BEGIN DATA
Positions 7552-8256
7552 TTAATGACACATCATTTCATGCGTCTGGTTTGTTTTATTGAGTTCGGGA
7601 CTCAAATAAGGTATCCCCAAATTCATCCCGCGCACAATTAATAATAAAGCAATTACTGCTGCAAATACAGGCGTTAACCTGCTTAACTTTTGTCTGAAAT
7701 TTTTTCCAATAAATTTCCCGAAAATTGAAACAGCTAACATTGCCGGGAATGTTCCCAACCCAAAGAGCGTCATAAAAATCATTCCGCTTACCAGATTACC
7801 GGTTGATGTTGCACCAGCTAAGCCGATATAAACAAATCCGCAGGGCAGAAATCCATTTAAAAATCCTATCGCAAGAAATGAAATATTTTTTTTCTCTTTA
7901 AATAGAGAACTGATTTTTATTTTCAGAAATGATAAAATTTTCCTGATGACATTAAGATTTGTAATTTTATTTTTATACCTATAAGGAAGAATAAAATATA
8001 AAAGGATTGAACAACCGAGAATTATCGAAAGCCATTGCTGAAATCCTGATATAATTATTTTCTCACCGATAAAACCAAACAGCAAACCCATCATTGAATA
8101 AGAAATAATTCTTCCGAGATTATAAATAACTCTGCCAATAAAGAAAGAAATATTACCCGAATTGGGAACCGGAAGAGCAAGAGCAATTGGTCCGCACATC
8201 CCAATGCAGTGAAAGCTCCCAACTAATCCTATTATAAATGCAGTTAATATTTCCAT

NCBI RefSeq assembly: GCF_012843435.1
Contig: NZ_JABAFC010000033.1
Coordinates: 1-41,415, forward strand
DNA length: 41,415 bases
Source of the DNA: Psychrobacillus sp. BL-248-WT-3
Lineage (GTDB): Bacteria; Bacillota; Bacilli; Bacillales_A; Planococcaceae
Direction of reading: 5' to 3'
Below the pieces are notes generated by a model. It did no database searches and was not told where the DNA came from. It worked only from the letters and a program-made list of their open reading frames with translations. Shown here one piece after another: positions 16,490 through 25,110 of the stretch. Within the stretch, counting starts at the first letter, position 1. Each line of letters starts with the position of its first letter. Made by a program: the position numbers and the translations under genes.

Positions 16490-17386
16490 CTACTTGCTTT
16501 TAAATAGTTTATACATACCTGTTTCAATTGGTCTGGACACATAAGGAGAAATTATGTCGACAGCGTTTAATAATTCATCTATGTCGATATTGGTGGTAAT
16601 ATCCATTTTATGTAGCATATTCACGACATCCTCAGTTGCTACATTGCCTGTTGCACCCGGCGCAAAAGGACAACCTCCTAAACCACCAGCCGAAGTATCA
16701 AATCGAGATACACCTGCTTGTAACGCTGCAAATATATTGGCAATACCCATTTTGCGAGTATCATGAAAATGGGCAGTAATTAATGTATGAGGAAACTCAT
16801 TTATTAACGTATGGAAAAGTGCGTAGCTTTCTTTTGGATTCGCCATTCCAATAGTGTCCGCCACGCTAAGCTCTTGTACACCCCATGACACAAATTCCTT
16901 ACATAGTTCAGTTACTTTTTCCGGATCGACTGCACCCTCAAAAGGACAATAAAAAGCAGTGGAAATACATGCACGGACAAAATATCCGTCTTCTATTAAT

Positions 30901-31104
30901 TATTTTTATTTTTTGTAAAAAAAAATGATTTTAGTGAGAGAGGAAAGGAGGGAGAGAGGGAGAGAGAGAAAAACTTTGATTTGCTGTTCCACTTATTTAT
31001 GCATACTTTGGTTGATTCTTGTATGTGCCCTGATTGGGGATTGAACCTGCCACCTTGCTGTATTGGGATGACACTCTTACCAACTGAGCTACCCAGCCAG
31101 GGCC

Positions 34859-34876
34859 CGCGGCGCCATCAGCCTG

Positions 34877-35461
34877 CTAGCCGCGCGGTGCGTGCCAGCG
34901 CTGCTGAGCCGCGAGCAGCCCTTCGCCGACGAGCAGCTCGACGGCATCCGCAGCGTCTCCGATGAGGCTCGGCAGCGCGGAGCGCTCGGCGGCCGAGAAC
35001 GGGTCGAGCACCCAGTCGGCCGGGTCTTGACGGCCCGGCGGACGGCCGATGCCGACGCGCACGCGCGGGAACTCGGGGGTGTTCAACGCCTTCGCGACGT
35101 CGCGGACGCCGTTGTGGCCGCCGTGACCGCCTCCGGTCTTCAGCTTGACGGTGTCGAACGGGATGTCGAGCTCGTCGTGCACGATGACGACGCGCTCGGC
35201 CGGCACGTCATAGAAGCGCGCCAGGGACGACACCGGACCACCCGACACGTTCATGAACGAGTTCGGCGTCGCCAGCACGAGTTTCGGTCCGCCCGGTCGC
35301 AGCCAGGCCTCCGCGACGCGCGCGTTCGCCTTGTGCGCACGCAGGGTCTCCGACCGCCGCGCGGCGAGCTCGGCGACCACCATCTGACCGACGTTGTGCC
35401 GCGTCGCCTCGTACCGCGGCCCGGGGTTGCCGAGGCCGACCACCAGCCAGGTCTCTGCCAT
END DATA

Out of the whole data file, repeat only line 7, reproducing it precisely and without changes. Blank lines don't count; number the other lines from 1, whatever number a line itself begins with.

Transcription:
8001 AAAGGATTGAACAACCGAGAATTATCGAAAGCCATTGCTGAAATCCTGATATAATTATTTTCTCACCGATAAAACCAAACAGCAAACCCATCATTGAATA